Injections of growth factors & with stem cells – which can grow into any type of body cells – have become one of the most-researched areas of medicine, particularly in the knee and hip joint.
NEW YORK & GREENWICH, CT. (PRWEB) April 13, 2018
When chronic knee or hip pain from arthritis or injury becomes a daily struggle, undergoing joint replacement surgery may become a tempting option. But is there a role for growth factors or stem cell therapy if the arthritis is mild? It’s a question orthopaedic surgeon Kevin D. Plancher, MD, is asking and attempting to answer as treatment advances offer patients options beyond what’s been available for many years.
Injections of growth factors & with stem cells – which can grow into any type of body cells – have become one of the most-researched areas of medicine, particularly in the knee and hip joint. These factors and cells are often taken from the bone marrow, fat tissue, or blood and later injected into the knee and hip to help regenerate tissues and reduce inflammation.
Joint replacement surgery, on the other hand, has been in use for decades as a tried-and-true way of removing diseased or damaged joints and replacing them with artificial versions that no longer cause pain. More than 7.2 million Americans are living with artificial hips or knees, according to the Mayo Clinic with excellent results.
“Clearly, there are pluses and minuses to both approaches to eradicating pain from hip or knee joints,” Dr. Plancher explains. “The choice really depends on each person’s individual desires, needs and the extent of their disease. But it helps to understand the differences.”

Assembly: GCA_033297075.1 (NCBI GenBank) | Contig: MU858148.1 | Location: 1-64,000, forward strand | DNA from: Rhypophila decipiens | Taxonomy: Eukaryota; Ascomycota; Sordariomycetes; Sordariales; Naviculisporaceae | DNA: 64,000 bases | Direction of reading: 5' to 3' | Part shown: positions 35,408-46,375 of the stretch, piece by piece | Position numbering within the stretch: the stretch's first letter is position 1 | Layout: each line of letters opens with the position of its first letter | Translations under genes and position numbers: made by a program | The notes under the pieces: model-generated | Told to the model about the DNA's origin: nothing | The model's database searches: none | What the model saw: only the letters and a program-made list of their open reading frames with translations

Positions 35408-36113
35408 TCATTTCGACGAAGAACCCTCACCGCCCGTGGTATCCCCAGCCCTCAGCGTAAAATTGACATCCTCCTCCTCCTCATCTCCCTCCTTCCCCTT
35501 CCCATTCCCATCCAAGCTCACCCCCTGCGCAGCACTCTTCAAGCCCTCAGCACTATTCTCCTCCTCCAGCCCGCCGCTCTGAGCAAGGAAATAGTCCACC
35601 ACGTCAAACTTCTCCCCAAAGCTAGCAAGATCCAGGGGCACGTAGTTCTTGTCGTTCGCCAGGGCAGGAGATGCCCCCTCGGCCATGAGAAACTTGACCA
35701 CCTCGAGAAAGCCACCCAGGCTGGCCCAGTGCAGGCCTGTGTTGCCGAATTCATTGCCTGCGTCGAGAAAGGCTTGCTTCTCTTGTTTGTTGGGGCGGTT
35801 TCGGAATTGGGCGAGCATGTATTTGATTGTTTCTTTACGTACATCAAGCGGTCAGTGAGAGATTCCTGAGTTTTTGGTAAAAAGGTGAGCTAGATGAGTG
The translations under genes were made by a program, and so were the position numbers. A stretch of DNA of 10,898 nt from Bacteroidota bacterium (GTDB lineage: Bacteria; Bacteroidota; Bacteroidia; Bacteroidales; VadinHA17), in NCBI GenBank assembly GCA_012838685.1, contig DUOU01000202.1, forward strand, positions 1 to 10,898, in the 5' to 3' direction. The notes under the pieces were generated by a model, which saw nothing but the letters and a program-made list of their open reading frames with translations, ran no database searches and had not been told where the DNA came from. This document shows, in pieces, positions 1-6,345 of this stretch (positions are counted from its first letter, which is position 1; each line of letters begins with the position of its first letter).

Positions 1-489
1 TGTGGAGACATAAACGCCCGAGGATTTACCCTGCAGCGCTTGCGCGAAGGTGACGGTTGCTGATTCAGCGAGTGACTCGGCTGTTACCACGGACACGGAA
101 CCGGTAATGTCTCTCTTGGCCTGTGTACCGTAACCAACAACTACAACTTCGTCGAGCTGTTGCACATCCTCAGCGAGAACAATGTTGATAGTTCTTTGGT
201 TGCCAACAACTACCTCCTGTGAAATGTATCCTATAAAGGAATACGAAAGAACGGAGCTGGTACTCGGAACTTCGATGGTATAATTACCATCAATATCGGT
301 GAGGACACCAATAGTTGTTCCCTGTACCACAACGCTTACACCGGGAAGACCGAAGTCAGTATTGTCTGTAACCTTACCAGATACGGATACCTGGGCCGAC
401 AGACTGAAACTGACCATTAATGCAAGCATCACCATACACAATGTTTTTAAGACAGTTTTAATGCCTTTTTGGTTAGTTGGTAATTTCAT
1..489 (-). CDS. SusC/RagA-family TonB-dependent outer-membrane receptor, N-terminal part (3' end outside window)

Pros and cons of joint replacement
The era of total joint replacement began about 50 years ago, and a great many Americans have relied on these surgeries to become more mobile again despite the effects of arthritis and other severe joint damage. In fact, about 1.5 times more people in the United States are living with hip or knee replacements than those living with heart failure, according to the Mayo Clinic.
“The vast majority of people who undergo joint replacement are thrilled with their outcomes, reporting that their pain is much reduced or even gone,” says Dr. Plancher, also a Clinical Professor in Orthopaedics at Albert Einstein College of Medicine in New York. “In a sense, the surgery can give them their lives and independence back and restore their ability to get back on the playing field or even just walk without discomfort.”
Joint replacement surgery, though requires anesthesia and is invasive. Incisions are large or small and some patients may stay in the hospital for 1 or 2 days, while others may return home.
“There are certainly some big advantages to getting a new hip or knee,” Dr. Plancher explains.
Pros and cons of stem cell therapy
Growth factors with stem cell therapy is quick and minimally invasive. An office procedure that involves these factors and cells, are injected into the affected hip or knee.
Research in animals has been encouraging and in studies with humans is suggesting promising effects, but is still early and not entirely conclusive. Scientists are now determining exactly how growth factors & stem cells help knees damaged by arthritis, sports injuries or other forms of instability, which may also include regenerating worn-out tissues or releasing substances that help nearby cells.
“This injection may need to be repeated for benefits to persist,” says Dr. Plancher.
This therapy is designed to reverse the breakdown of cartilage causing so much joint pain and dysfunction and accelerate healing,” he adds. “Ultimately, the treatment you choose has to match your lifestyle needs and extent of disease. I just think it’s great that so many viable options are out there now for patients who are suffering because of joint pain.”
“Most importantly, visit a board certified joint surgeon who is familiar with all these techniques”
Kevin D. Plancher, MD, MPH, is a board-certified, leading orthopaedic knee and hip surgeon, and the founder of Plancher Orthopaedics & Sports Medicine.